Monday, May 23, 2016
Brown Gymnasium – Scott Brown Gymnasium

Animal magnetism

Monday, February 29, 2016
Brown Gymnasium – Scott Brown Gymnasium

Animal magnetism

Thursday, May 26, 2016
Avery House – Avery House

The Mentoring Effect: Conference on Mentoring Undergraduate Researchers

Tuesday, April 12, 2016
Center for Student Services 360 (Workshop Space) – Center for Student Services

TA Workshop: Getting the Biggest ‘Bang for Your Buck’ - Teaching strategies for busy TAs

JPL News: Investigating the Mystery of Migrating '"Hot Jupiters"

The last decade has seen a bonanza of exoplanet discoveries. Nearly 2,000 exoplanets -- planets outside our solar system -- have been confirmed so far, and more than 5,000 candidate exoplanets have been identified. Many of these exotic worlds belong to a class known as "hot Jupiters." These are gas giants like Jupiter but much hotter, with orbits that take them feverishly close to their stars.

At first, hot Jupiters were considered oddballs, since we don't have anything like them in our own solar system. But as more were found, in addition to many other smaller planets that orbit very closely to their stars, our solar system started to seem like the real misfit.

Read the full story from JPL News

Images: 
Home Page Title: 
JPL News: The Mystery of Migrating "Hot Jupiters"
Exclude from News Hub: 
No
News Type: 
Research News
Exclude from Home Page: 
Home Page Summary: 
How do some gas giant planets end up so feverishly close to their stars? NASA's Spitzer Space Telescope finds new clues.
Monday, March 28, 2016 to Friday, April 15, 2016
Center for Student Services 360 (Workshop Space) – Center for Student Services

Spring TA Training -- 2016

JPL News: Astronomers Discover Colossal "Super Spiral" Galaxies

A strange new kind of galactic beast has been spotted in the cosmic wilderness. Dubbed "super spirals," these unprecedented galaxies dwarf our own spiral galaxy, the Milky Way, and compete in size and brightness with the largest galaxies in the universe.

Super spirals have long hidden in plain sight by mimicking the appearance of typical spiral galaxies. A new study using archived NASA data reveals these seemingly nearby objects are in fact distant, behemoth versions of everyday spirals. Rare, super spiral galaxies present researchers with the major mystery of how such giants could have arisen.

"We have found a previously unrecognized class of spiral galaxies that are as luminous and massive as the biggest, brightest galaxies we know of," says Patrick Ogle, an astrophysicist at Caltech's Infrared Processing and Analysis Center (IPAC) and the lead author of a new paper on the findings published in The Astrophysical Journal. "It's as if we have just discovered a new land animal stomping around that is the size of an elephant but had shockingly gone unnoticed by zoologists."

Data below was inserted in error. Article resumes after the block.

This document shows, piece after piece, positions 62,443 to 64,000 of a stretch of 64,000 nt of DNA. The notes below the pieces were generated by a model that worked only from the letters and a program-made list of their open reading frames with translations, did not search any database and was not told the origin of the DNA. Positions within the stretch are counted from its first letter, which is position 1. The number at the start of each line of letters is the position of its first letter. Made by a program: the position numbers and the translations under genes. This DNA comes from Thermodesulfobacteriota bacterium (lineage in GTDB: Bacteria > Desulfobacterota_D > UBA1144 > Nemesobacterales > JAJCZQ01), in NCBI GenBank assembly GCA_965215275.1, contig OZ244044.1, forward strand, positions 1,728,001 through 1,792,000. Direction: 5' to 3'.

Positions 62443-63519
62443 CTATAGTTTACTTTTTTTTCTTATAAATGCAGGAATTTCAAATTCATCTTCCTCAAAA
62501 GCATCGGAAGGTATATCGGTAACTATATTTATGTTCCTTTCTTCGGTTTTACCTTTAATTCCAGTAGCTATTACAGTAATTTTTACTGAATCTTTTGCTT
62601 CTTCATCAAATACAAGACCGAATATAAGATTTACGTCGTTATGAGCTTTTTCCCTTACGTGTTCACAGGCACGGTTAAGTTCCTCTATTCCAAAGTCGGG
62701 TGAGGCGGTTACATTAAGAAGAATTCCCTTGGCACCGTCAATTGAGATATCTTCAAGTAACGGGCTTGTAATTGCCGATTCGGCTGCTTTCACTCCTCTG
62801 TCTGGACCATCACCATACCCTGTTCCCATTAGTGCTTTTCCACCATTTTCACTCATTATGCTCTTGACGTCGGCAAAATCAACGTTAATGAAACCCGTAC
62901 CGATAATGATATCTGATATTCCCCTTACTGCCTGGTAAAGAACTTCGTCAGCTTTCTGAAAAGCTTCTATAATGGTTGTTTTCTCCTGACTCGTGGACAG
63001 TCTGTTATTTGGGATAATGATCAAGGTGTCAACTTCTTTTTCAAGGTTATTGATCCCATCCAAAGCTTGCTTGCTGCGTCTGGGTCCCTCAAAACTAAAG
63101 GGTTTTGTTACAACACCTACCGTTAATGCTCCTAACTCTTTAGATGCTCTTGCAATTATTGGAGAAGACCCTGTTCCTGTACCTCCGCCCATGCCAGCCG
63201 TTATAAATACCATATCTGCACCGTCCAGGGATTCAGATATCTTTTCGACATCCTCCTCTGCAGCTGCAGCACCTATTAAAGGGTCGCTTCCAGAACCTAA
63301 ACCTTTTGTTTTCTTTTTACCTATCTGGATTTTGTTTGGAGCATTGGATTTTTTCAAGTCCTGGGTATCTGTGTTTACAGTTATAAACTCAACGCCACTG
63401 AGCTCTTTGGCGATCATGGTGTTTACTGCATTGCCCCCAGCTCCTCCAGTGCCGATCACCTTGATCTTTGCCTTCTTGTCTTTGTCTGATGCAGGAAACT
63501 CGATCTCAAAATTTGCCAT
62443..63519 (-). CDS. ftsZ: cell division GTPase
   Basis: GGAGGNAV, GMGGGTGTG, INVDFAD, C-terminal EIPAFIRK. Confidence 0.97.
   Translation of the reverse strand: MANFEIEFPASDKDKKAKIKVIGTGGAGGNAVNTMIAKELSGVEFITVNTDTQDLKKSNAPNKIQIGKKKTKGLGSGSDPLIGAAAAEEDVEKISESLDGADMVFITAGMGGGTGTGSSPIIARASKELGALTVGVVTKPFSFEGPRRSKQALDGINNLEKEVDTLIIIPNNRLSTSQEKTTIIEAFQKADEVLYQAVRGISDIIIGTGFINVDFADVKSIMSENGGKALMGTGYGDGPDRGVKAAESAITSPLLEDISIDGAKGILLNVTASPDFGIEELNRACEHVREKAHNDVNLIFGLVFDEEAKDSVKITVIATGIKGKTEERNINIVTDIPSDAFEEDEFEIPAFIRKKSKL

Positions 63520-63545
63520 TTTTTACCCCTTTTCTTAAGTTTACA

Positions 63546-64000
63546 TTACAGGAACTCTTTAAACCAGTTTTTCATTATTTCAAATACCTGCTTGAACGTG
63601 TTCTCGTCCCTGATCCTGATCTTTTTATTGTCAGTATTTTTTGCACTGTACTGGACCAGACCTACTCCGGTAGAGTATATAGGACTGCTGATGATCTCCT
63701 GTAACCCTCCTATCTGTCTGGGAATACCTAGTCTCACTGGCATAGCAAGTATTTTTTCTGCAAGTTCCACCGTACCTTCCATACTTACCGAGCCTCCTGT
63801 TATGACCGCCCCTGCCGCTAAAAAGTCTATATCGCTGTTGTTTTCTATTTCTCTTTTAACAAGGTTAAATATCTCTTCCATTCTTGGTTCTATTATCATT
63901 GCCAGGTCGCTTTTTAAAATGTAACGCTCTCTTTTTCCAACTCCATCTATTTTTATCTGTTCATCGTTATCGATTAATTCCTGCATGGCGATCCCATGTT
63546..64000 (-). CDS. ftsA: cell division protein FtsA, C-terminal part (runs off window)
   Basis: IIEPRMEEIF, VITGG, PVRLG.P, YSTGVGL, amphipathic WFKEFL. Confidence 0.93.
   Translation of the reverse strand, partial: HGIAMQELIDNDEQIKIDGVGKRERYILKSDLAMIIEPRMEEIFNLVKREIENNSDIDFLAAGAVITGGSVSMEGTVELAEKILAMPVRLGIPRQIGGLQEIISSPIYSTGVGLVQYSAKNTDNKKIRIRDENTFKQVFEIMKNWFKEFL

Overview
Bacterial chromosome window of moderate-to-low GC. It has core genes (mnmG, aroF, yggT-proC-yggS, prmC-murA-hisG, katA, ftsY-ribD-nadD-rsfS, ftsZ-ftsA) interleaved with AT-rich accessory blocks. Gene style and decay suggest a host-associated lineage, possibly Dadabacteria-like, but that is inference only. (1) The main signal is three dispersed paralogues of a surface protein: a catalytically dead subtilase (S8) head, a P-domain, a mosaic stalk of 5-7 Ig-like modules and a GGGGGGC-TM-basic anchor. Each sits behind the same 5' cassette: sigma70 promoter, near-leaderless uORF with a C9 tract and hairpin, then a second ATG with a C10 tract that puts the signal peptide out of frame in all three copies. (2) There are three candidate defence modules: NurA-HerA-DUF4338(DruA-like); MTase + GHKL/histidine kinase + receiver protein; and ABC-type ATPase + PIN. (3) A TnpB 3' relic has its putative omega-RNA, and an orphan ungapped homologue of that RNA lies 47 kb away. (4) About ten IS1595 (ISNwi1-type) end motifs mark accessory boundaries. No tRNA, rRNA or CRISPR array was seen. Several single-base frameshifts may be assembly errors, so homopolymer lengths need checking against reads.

Read the full story from JPL News

Home Page Title: 
Discovered: Colossal "Super Spiral" Galaxies
Exclude from News Hub: 
No
News Type: 
Research News
Exclude from Home Page: 
Home Page Summary: 
Dubbed "super spirals," these unprecedented galaxies compete in size and brightness with the largest galaxies in the universe.
Wednesday, March 30, 2016
Noyes 147 (J. Holmes Sturdivant Lecture Hall) – Arthur Amos Noyes Laboratory of Chemical Physics

CPET Spring Seminar with Professor Laura Tucker

Thursday, April 7, 2016
Athenaeum – The Athenaeum

Memorial Service for Charlie Barnes

Quintessentially Caltech

How best to recognize Caltech's own Ahmed Zewail, the Linus Pauling Professor of Chemistry and professor of physics, and director of the Physical Biology Center for Ultrafast Science and Technology, who has served on Caltech's faculty for 40 years? President Thomas F. Rosenbaum had the answer: what he would later call a "quintessentially Caltech conference."

And so, on Friday, February 26, more than 1,000 people gathered to hear exceptional researchers, including 5 Nobel Laureates, from across disciplines consider our future as part of the full-day "Science and Society" conference that honored the career of Zewail, whom Rosenbaum called "a wizard of scientific innovation."

Read the full story and view the slideshow

Written by Alex Roth

Home Page Title: 
Quintessentially Caltech
Exclude from News Hub: 
Yes
News Type: 
In Our Community
Exclude from Home Page: 
Home Page Summary: 
More than 1,000 people gathered to hear exceptional researchers consider our future at a conference honoring Ahmed Zewail.

Pages